The Nano, touted as the world's cheapest car, will finally be launched from here Monday.
The Tata group, India's largest industrial house, is all set for the commercial roll-out of the small-car that hit the global headlines last year, both after its unveiling at the Auto Show in New Delhi and then becoming the centrepiece of a political controversy over the location of its plant at Singur in West Bengal.
The $62.5 billion group finally had to shift its factory to Sanand in Gujarat after cascading politically-motivated protests over land acquisition from farmers raised questions over the company's ability to stick to its launch deadline, informally set for October 2008.
Showcasing its prototype last year, Tata Motors had announced that it will cost all of Rs.100,000 ($2,000) at factory gates - the lowest cost for any car so far. The group has said the booking process and specific details on the retail price will be announced Monday afternoon.
Tata Motors hope to start from the second week of April advance bookings for the 624-cc jellybean car, which has a snub nose, a sloping roof and just about room for five to squeeze in.
Company officials said arrangements were being made to accept bookings with the existing dealers of Tata Motors, at Westside apparel chain and Croma appliances stores promoted by the group, and select branches of the State Bank of India.
Touted as the next revolution in automobiles after the legendary Model T, The Nano will be available in three variants - standard, deluxe and luxury. The base model will have no air-conditioning.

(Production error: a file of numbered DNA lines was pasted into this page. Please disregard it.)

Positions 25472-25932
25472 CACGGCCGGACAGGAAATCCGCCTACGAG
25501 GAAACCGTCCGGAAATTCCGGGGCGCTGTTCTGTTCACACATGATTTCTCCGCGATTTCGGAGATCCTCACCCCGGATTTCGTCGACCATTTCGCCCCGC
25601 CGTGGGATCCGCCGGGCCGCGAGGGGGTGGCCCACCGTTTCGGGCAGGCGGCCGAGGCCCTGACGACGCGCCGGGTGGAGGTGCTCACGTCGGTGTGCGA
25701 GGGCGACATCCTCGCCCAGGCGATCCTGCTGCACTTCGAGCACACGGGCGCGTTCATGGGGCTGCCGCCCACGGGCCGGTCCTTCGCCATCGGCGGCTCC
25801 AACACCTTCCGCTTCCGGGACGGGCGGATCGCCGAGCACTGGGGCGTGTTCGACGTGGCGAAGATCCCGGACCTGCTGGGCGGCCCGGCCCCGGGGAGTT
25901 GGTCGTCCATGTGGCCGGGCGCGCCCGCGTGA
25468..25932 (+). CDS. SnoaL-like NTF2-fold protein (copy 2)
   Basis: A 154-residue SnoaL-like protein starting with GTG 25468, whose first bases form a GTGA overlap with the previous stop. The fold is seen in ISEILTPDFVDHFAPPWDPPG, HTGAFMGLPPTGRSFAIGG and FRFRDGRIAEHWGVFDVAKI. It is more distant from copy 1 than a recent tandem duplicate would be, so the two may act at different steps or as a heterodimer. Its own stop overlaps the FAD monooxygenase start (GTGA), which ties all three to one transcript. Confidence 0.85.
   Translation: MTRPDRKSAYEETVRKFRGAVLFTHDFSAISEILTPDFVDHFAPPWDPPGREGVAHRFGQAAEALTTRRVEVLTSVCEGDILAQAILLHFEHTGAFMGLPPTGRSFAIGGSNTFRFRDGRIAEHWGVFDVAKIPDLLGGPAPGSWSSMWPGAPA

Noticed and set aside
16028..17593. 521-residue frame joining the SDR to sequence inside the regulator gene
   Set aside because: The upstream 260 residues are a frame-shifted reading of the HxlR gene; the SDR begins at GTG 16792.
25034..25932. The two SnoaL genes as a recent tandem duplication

The four-door, five-seat car has a small 33-bhp engine at the rear and is targeted at the strong Indian middle class population that aspires to trade its two-wheelers for a much safer vehicle at an affordable cost.
With a length of 3.1 metres, a width of 1.5 metres and a height of 1.6 metres, Nano also has adequate ground clearance and can effortlessly manoeuvre on busy roads in cities as well as in rural areas.
"Let me announce today that the dealer price for the car will be Rs.100,000 only," Ratan Tata, chairman of the group, had said last year, standing in front of the automobile he had promised to deliver four years ago, taking the project as a personal challenge.
"A promise is a promise," Tata had said, seeking to drive home the point he will deliver the car at the same price as he had set four years ago, despite major escalations in input costs.